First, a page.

Fundamental theorem of arithmetic question

Let $b \in \mathbb{Z}$. Prove that if $p$ is a prime number such that $p | b^2$, then $p|b$.

A certain theorem can be used to get this proof set up. I know the general rule that this scenario is true and the concept behind it, but I am unable to find the right starting point to solve this proof. I know that if p divides bc then it dives b or c.

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Do you know the fundamental theorem of arithmetic? –  Brian Fitzpatrick Feb 10 at 3:04
every integer n except 0 and 1 is a product of primes? –  D-Man Feb 10 at 3:07
@D-Man That's the easy existence half of the theorem. You also need the other half, viz. the uniqueness of prime factorizations. What is the "certain theorem""? –  Bill Dubuque Feb 10 at 3:09
@BillDubuque that is new to me. I have only been taught that half to my knowledge. –  D-Man Feb 10 at 3:10
Do you know Euclid's Lemma, $\,\gcd(a,b)=1,\ a\mid bc\,\Rightarrow\, a\mid c,\,$ or do you know Bezout's Identity for the gcd? –  Bill Dubuque Feb 10 at 3:12

Well if you've been granted the theorem for a prime $p$, $\; p \ | \ bc \implies p \ | \ b$ or $p \ | \ c$ you're pretty much sorted. A direct application would yield $p \ | \ b^2 \implies p \ | \ b$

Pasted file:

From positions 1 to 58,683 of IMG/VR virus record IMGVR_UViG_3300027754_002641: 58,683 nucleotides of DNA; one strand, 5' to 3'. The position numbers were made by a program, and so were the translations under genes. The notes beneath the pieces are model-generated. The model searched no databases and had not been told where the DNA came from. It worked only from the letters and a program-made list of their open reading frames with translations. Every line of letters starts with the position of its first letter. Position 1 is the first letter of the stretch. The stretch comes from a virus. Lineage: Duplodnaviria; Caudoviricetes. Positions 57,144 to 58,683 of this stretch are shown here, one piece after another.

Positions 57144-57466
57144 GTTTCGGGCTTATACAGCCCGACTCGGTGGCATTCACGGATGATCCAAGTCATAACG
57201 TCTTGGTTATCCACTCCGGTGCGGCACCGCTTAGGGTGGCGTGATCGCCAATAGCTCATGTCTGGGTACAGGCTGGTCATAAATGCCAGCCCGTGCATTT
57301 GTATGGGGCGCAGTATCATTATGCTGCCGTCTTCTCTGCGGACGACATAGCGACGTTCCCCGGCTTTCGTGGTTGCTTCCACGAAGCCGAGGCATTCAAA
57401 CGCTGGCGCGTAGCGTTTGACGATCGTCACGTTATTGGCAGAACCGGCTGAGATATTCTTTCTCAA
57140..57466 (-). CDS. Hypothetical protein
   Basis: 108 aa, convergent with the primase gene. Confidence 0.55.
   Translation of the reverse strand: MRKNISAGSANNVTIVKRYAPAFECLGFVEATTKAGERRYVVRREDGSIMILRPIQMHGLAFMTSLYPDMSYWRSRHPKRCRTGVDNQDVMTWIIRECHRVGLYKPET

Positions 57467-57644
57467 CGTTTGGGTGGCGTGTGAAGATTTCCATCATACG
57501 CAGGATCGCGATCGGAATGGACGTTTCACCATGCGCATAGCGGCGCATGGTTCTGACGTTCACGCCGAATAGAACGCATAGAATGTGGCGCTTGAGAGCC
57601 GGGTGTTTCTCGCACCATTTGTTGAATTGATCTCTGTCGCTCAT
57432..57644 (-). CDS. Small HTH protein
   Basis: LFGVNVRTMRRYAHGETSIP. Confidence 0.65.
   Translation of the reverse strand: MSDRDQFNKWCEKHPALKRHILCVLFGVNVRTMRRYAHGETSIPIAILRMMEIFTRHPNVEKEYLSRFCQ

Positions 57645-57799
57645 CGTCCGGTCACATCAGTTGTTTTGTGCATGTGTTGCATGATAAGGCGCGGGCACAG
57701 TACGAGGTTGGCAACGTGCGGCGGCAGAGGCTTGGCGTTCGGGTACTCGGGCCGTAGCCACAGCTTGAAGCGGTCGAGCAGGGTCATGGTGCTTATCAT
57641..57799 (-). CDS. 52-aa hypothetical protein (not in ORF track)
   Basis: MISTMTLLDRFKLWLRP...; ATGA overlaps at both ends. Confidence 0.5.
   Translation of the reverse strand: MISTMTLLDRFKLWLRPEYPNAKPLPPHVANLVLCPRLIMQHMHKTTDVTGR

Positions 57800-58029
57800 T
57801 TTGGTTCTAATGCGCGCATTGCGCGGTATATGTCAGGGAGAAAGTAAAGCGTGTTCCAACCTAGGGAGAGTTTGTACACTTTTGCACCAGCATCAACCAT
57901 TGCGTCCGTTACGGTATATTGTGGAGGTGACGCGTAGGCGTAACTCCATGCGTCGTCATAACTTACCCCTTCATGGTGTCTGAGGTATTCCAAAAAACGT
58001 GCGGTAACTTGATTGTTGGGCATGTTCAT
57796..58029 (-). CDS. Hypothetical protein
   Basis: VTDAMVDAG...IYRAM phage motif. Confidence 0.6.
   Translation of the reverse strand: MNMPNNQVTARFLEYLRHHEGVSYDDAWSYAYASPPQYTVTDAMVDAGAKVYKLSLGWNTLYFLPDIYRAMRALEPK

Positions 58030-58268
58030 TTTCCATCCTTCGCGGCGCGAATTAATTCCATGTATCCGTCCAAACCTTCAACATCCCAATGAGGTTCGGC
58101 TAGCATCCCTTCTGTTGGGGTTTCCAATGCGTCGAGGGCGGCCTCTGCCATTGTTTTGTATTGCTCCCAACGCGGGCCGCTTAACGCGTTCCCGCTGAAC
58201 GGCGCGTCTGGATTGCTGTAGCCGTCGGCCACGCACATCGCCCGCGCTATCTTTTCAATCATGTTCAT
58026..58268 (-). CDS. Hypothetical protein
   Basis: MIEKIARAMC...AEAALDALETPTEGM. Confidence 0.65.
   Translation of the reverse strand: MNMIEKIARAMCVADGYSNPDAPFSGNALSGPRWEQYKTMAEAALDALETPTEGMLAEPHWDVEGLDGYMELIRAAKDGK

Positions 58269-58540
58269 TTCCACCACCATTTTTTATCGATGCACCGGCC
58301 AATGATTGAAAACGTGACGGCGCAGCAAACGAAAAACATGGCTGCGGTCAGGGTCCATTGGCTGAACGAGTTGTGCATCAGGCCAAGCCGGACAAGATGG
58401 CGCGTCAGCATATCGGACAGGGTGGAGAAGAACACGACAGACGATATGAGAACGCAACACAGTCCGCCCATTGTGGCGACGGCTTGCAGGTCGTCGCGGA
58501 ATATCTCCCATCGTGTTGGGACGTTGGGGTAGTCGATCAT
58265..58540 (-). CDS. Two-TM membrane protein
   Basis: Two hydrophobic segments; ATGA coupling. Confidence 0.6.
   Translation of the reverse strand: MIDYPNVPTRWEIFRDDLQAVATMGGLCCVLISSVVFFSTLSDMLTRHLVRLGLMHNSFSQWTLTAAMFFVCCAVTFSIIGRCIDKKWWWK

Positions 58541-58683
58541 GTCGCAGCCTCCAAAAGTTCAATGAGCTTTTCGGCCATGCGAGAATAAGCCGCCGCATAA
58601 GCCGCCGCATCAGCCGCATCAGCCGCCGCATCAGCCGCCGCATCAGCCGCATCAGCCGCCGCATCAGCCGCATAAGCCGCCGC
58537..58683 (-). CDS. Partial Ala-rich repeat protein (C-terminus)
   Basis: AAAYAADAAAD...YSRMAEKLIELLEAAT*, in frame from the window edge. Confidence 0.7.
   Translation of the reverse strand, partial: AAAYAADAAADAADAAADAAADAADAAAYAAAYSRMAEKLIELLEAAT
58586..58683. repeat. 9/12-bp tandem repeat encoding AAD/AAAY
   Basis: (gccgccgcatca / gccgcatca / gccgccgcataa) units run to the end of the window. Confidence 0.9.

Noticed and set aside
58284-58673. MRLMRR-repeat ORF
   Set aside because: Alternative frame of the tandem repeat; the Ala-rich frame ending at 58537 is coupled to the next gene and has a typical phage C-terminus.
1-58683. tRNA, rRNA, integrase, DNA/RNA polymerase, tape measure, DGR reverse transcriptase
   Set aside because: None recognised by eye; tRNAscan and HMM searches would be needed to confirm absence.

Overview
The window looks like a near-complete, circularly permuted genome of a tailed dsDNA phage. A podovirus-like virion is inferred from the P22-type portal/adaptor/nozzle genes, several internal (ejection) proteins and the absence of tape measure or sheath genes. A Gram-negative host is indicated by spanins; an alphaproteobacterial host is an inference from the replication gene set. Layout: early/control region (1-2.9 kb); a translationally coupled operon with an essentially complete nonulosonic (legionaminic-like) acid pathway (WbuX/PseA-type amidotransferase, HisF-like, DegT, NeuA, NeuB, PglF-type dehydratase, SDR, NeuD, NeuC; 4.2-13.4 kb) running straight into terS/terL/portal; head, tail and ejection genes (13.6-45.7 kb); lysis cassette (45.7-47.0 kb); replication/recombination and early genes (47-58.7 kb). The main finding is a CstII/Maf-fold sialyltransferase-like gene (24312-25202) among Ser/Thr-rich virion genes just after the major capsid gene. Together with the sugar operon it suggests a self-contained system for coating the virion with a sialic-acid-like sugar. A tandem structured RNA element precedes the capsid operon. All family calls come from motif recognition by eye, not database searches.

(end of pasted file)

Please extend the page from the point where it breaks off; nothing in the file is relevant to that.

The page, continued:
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Well, if you know that $p \mid ab \Rightarrow p \mid a \; \text{or} \; p \mid b$, then if $p \mid b^2$ you have $p \mid b$ or? What else, $p \mid b$. And you're done!

Hope this helps. Cheerio,

and as always,

Fiat Lux!!!

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You know that if $p \mid u v$ with $p$ prime then $p \mid u$ or $p \mid v$. You are given that $p \mid b^2$, that is $p \mid b b$. From the above, $p \mid b$.

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p divide b ^ 2 is

$b ^ 2 = pq, q \epsilon \mathbb{Z}$

If b is prime, it is clear that

$p = q = b$

else

$b = (q_1 ... q_n), q_1...q_n \epsilon \mathbb{Z} \Leftrightarrow b ^ 2 = (q_1 ... q_n) ^ 2$

it's clear that

$\exists q_i, 1\leq i\leq n$ that $q_i = p$

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